On 10th April, the ESA / JAXA BepiColombo mission completed its first flyby, as the spacecraft arrived less than 12,700 km from Earth’s surface at 06:25 CEST, directing its trajectory towards final destination Mercury. Images gathered just before closest approach shows our world sparkling through the darkness, during one of the most challenging periods in modern history for humanity.
As per the reports, a joint mission BepiColombo was conducted by the European Space Agency (ESA) and the Japan Aerospace Exploration Agency (JAXA) in 2018. Some reports even suggested that it is on a seven-year journey to the smallest and innermost planet orbiting the Sun, which contains important information about the entire Solar System’s creation and evolution.
Fortunately, the spacecraft was well prepared to take advantage of the opportunity, because BepiColombo carries three separate cameras, in addition to its more advanced scientific instruments. Mission workers still process many of the images captured by the spacecraft, but both ESA and JAXA released individual images as well as animated series created as BepiColombo moved towards Earth.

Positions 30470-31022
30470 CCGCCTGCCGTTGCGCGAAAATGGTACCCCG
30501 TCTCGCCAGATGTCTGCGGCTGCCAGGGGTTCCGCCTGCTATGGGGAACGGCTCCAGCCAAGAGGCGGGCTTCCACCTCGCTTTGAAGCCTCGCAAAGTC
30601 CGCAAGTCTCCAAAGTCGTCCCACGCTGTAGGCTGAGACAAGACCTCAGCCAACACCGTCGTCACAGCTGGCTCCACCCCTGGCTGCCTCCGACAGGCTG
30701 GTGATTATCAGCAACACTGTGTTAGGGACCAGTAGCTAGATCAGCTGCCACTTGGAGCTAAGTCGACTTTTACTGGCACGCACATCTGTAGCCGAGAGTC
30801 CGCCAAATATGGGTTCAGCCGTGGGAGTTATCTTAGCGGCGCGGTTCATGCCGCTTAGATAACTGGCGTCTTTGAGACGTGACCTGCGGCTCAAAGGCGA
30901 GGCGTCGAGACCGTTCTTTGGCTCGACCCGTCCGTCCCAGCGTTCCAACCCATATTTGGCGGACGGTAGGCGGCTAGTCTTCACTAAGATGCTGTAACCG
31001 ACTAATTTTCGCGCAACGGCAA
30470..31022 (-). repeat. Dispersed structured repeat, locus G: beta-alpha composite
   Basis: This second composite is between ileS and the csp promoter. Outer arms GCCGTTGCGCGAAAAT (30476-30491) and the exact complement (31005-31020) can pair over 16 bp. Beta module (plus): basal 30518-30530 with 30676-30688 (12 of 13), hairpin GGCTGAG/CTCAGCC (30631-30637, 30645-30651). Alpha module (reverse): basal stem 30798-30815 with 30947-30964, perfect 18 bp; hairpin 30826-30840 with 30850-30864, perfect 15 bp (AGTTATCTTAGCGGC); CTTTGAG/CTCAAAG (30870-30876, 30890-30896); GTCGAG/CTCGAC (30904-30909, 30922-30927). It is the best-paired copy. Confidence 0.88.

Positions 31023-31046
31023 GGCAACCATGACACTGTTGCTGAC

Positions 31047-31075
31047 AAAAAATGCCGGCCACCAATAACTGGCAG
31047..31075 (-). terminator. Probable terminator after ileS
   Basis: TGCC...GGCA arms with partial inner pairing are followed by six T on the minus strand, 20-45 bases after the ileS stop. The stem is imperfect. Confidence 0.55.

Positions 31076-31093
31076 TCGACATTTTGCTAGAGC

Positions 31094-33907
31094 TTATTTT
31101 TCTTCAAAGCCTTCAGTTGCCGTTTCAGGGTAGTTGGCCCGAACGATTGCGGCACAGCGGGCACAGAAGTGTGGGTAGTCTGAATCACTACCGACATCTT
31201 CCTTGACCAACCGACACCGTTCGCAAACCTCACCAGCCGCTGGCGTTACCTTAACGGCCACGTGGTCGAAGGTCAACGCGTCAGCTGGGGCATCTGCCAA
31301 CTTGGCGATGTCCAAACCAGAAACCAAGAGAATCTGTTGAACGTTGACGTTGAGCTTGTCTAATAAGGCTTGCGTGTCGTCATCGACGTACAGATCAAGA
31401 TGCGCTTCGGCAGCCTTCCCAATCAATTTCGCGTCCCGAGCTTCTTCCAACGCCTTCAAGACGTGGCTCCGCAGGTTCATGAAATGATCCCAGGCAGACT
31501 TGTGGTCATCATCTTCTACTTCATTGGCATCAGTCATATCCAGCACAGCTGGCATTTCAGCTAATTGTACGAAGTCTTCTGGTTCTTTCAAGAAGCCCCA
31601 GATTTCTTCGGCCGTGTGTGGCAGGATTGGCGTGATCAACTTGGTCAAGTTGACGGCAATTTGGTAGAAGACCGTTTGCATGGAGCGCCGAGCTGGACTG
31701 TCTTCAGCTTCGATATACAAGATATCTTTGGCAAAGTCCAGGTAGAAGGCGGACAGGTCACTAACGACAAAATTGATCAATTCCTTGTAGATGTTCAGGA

The cameras are set up to take “selfies,” and all new images show the Earth as well as the spacecraft’s bits and pieces themselves. The “spacecraft” is a bit of a misnomer. While BepiColombo actually flies as one unit, it consists of three different units: JAXA’s Mercury Magnetospheric Orbiter, ESA’s Mercury Transfer Module, and ESA’s Mercury Planetary Orbiter, which is ferrying the two scientists.
“Today was of course very different to what we could have imagined only a couple of months ago,” said Johannes Benkhoff, ESA’s BepiColombo Project Scientist, who followed the operation from his home in the Netherlands, along with the many scientists from the 16 instrument teams that comprise the mission, scattered between Europe and Japan.
“We are all pleased that the flyby went well and that we could operate several scientific instruments, and we are looking forward to receiving and analysing the data. These will also be useful to prepare for the next flyby, when BepiColombo will swing past Venus in October.”
“There is a great interest in Japan in the BepiColombo mission. Thus, after the successful flyby we are looking forward to the science at Venus and Mercury,” said Go Murakami, BepiColombo Project Scientist at JAXA.
Günther Hasinger, ESA’s Director of Science, who also followed the event remotely from home in Spain said in a statement, “These selfies from space are humbling, showing our planet, the common home that we share, in one of the most troubling and uncertain periods many of us have gone through.”